Turkey is now not only openly hostile to the Jewish State, but also to the Jewish people.
Published: January 15th, 2013
People who have been paying attention know that relations between Israel and Turkey have been eroding, but not many realize that Turkey is now not only openly hostile to the Jewish State, but also to the Jewish people.
On Friday, January 11, a Turkish citizen took a picture to show exactly how belligerent Turkey has become. The picture is of a huge poster with the words, “Who Would You Like to Meet if You Could?” and the last name, and only photograph, is of Adolf Hitler. The other choices include Suleiman I, Mustafa Kemal Ataturk, Napolean Bonaparte, the Beatles, Elvis Presley, Vladimir Lenin, Boris Yeltsin, Leonardo Da Vinci, Arnold Schwarzenegger and Michael Jackson. But only Hitler warranted a picture, a huge one at that.
According to Ege Berk Korkut, an active Turkish writer and blogger, the sign was placed in the Sapphire Mall by the owners, a group of Turkish businessmen who are devoted to Erdogan. Korkut explained to The Jewish Press that the Sapphire is an ultra-upscale mall in Levent, the wealthiest neighborhood in Istanbul. The Sapphire building is one of the tallest buildings in Europe.
Korkut said that while a few people have complained about the banner – and the management has refused to remove it – most shoppers just glance at it and continue shopping. Ho-hum, nothing startling or even mildly interesting about a huge photograph of Adolf Hitler hanging in the Turkish equivalent of Via Bellagio in Las Vegas or The Shops at Columbus Circle in New York City.
And it is not only Israel and the Jews towards which Turkey has turned its back.
The Iranian Ambassador to Turkey, Bahman Hussein Pour, discussed the close and ever-increasing Iranian-Turkish relations in an article in the January 14 MehrNews.com, an Iranian news agency.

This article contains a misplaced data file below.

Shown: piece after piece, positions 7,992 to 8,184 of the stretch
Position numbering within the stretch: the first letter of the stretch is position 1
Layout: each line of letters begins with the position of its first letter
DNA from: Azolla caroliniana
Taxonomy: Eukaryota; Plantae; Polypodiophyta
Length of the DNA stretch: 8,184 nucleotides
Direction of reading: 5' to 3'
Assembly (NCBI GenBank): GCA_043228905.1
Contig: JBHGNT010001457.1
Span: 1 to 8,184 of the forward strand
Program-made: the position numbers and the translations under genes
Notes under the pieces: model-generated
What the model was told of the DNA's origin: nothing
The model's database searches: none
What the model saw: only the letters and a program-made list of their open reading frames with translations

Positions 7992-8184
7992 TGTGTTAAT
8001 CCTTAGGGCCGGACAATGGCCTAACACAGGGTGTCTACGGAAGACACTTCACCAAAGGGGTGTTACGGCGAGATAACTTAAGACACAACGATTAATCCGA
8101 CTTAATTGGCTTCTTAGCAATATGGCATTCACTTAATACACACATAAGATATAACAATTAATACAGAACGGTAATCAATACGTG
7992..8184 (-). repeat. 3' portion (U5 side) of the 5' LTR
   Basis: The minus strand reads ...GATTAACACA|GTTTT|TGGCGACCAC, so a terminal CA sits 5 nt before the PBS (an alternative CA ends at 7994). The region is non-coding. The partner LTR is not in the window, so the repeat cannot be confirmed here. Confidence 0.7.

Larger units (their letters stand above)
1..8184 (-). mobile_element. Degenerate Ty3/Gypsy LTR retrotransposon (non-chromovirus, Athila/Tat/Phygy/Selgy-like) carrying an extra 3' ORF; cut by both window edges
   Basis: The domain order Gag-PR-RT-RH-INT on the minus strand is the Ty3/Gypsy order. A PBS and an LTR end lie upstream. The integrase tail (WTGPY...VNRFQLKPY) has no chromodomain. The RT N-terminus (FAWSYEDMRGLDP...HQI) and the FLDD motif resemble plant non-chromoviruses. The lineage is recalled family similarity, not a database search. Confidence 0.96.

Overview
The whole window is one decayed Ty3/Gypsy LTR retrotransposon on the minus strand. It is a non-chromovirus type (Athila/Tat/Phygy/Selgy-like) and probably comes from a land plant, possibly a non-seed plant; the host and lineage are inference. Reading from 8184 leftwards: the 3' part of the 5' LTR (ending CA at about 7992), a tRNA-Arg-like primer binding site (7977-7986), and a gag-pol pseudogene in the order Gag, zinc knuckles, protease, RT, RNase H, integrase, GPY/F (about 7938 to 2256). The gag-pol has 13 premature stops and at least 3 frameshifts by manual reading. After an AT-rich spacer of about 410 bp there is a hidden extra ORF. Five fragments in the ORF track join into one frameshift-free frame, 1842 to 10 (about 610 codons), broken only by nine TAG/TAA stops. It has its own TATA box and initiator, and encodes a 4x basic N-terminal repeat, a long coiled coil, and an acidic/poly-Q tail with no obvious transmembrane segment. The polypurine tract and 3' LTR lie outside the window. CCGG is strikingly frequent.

Hussein Pour pointed out that while Western countries, “especially the U.S.,” have been pressuring Turkey to reduce economic relations with Iran, “Iran-Turkey trade volume exceeds $21b this year for the first time.” The Iranian Ambassador concluded that Turkish-Iranian relations are irreversible.
In addition to the trade relations between the two countries which has more than quadrupled since 2008, Hussein Pour also explained that “more than 15 Turkish provinces have become sister provinces with Iranian ones.”
The timing of the statements is important, as many had predicted that relations between the neighboring nations would deteriorate over the violence in Syria, which also shares a border with Turkey. Turkey’s President Recep Erdogan has repeatedly called on Syrian President Bashar al-Assad to step down, while Iran is the principle backer of the Assad regime. Nevertheless, Iran has benefited greatly from Turkey’s import of Iranian oil, and Turkey has prospered from millions of Iranian tourists. In a move that benefits both countries, hundreds of Turkish movies have been filmed in northern Iran.
This cozy relationship has developed despite the very public love letters President Barack Obama sent to Turkey’s President Recep Erdogan. Middle East analyst Barry Rubin wrote a telling piece in the spring about the one-sided relationship between Obama and Erdogan. In addition to recounting Obama’s amorous actions towards the leader of Turkey who has turned that giant ship away from the West and into the harbor of the Islamist world, Rubin pointed out that in 2010 Erdogan made a “deal with Iran that sabotaged the delicate U.S. drive to toughen anti-Iran sanctions.” And despite that blow to U.S. policy and insult to Obama, the U.S. president gave Turkey a waiver on implementing the Iranian sanctions. Rubin called it “remarkable,” others might call it alarming.
With a huge flattering photograph of Hitler hanging in the fanciest mall in Istanbul, and Erdogan inching towards BFF status with Ahmadinejad, perhaps it is time for this administration to rethink putting daylight between the U.S. and Israel, and instead start putting it between the U.S. and Turkey.